Rhampholeon chapmanorum is a species of terrestrial pygmy chameleon in the family Chamaeleonidae, endemic to forest fragments in the Natundu Hills, Malawi. It was described by Tilbury, in 1992 from a patch of lowland seasonal rainforest in the Matandwe Forest Reserve.
This species was originally believed to be found across several inselbergs and mountains until molecular phylogenetic analysis confirmed that it was endemic to the remaining forest in Malawi, and the species from Mozambique being endemic to individual mountains.
Threats & conservationEdit
It is assessed under IUCN criterion B1ab(iii)+2ab(iii) as Critically Endangered, with the caveat 'possibly extinct'. It is threatened by the conversion of land to agricultural operations and destruction of forests for small-scale logging operations that have limited suitable habitat to two 0.6 km2 patches of forest, averaging 0.29 km2 in size. R. chapmanorum requires intact forest floors to feed, and therefore is not recorded from transformed or disturbed forests, limiting further the amount of suitable habitats available for the species. Some individuals were seen in 1998 during the last survey of the area. This species is very small, growing to 62 mm, yet only small populations could persist within these patches of forest. Although some area of forest exists 3 km north, these are not included in assessments as they have recently been cleared and disturbed. R. chapmanorum is listed on the EDGE list of Reptiles as number 49, with an EDGE score of 5.72 and ED score of 18.142.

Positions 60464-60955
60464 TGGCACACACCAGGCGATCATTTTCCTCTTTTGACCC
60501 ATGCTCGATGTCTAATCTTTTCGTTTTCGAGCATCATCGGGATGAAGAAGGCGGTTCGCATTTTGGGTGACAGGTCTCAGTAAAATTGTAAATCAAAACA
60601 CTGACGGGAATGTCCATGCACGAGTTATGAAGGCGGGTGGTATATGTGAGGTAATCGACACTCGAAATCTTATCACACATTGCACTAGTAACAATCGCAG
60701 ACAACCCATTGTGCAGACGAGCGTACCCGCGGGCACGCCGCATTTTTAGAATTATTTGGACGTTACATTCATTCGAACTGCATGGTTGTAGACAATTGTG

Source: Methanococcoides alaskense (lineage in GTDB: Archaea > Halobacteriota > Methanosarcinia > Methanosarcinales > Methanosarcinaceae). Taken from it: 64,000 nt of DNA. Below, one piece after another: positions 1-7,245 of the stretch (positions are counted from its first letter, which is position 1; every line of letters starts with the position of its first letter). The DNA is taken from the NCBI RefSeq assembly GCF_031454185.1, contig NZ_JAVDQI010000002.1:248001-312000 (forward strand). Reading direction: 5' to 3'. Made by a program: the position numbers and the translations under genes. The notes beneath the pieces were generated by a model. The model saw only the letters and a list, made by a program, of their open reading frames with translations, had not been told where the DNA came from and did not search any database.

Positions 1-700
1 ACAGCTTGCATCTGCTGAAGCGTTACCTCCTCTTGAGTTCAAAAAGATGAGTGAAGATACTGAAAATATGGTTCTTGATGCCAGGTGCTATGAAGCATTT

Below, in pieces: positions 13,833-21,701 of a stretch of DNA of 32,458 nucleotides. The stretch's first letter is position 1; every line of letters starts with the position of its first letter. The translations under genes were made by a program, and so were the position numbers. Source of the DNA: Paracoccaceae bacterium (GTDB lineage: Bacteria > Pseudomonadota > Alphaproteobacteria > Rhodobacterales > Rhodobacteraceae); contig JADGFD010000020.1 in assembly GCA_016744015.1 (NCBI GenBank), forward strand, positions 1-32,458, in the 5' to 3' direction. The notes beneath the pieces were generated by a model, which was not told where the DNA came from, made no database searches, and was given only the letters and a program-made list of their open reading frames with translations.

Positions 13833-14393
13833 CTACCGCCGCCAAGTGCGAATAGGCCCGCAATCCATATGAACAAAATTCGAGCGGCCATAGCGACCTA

- "Rhampholeon chapmanorum (Chapman's Pygmy Chameleon)". IUCN Red List of Threatened Species. Retrieved 2018-11-03.old-form url
- "Chapman's Pygmy Chameleon | Rhampholeon chapmanorum". EDGE of Existence. Retrieved 2018-11-03.